After completing their study of this chapter, students should be able to:
- Describe AtkinsonShiffrin’s classic threestage processing model of memory, and explain how the concept ofworking memory clarifies the processing that occurs in shortterm memory.
- Describe the types of information we encode automatically, and contrast effortful processing with automatic processing, giving examples of each.
- Compare the benefits of visual, acoustic, and semantic encoding in remembering verbal information, and describe some memoryenhancing encoding strategies.
- Contrast two types of sensory memory, and describe the duration and capacity of working/shortterm memory.
- Describe the capacity and duration of longterm memory, and discuss the biological changes that may underlie memory formation and storage.
- Distinguish between implicit and explicit memory, and identify the main brain structure associated with each.
- Contrast the recall, recognition, and relearning measures of memory, and explain how retrieval cues can help us access stored memories.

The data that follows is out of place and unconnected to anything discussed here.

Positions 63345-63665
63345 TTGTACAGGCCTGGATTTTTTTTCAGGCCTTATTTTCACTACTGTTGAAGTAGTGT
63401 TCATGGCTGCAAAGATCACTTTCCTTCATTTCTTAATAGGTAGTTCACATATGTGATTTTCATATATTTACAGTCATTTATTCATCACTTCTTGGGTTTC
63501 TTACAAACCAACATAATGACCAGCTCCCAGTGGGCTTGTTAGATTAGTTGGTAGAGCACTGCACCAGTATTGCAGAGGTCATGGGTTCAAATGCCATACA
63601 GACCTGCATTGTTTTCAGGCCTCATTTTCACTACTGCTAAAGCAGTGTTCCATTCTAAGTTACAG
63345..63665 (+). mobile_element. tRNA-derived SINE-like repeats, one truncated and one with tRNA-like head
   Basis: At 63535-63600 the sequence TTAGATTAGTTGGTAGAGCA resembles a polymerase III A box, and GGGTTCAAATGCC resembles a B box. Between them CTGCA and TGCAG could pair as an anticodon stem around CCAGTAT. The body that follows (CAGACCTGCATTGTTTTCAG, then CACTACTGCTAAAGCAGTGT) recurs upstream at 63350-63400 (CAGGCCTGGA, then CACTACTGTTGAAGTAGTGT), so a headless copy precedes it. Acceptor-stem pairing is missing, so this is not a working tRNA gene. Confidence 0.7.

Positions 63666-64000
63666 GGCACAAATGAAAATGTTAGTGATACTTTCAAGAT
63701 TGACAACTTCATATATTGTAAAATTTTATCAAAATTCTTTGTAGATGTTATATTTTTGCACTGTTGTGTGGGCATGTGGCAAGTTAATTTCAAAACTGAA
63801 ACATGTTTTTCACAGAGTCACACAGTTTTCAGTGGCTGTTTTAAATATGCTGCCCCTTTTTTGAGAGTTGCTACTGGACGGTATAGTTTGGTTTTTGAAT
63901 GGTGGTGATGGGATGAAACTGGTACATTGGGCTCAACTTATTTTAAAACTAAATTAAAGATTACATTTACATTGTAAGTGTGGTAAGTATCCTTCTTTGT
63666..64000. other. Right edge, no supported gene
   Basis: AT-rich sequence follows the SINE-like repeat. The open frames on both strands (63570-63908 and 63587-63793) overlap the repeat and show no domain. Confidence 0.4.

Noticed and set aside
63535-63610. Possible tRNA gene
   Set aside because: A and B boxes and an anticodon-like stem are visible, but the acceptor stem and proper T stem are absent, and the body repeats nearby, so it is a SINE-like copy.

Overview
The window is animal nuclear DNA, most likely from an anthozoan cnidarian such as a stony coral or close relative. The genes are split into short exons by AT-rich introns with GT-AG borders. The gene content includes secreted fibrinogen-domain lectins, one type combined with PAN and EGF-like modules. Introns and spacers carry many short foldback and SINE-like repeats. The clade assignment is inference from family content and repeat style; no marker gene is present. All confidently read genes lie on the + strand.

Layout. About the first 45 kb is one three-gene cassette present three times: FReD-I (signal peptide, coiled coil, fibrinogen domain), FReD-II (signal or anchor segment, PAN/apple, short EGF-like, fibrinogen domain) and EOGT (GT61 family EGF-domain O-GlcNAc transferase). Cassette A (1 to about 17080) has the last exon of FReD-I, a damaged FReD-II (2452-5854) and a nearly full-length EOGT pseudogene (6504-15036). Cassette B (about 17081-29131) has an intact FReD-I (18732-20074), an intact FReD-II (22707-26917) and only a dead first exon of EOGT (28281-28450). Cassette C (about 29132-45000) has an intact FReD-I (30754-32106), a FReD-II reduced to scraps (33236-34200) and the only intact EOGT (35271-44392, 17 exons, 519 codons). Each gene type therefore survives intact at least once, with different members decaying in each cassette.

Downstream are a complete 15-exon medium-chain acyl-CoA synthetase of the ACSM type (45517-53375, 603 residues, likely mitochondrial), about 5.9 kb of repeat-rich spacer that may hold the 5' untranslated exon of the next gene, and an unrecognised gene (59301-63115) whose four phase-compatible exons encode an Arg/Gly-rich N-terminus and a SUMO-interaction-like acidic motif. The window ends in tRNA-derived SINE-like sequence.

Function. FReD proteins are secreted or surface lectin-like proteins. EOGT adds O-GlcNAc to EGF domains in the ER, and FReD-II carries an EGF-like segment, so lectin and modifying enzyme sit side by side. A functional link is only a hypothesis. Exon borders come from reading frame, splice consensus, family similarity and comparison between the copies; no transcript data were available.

- Describe the impact of environmental contexts and internal emotional states on retrieval.
- Explain why we should value our ability to forget, and discuss the roles of encoding failure and storage decay in the process of forgetting.
- Explain what is meant by retrieval failure, and discuss the effects of interference and motivated forgetting on retrieval.
- Explain how misinformation, imagination, and source amnesia can distort our memory of an event, and discuss why it is difficult to distinguish between true and false memories.
- Discuss whether young children’s eyewitness reports are reliable and the controversy over reports of repressed and recovered memories.
- Explain how an understanding of memory can contribute to effective study techniques.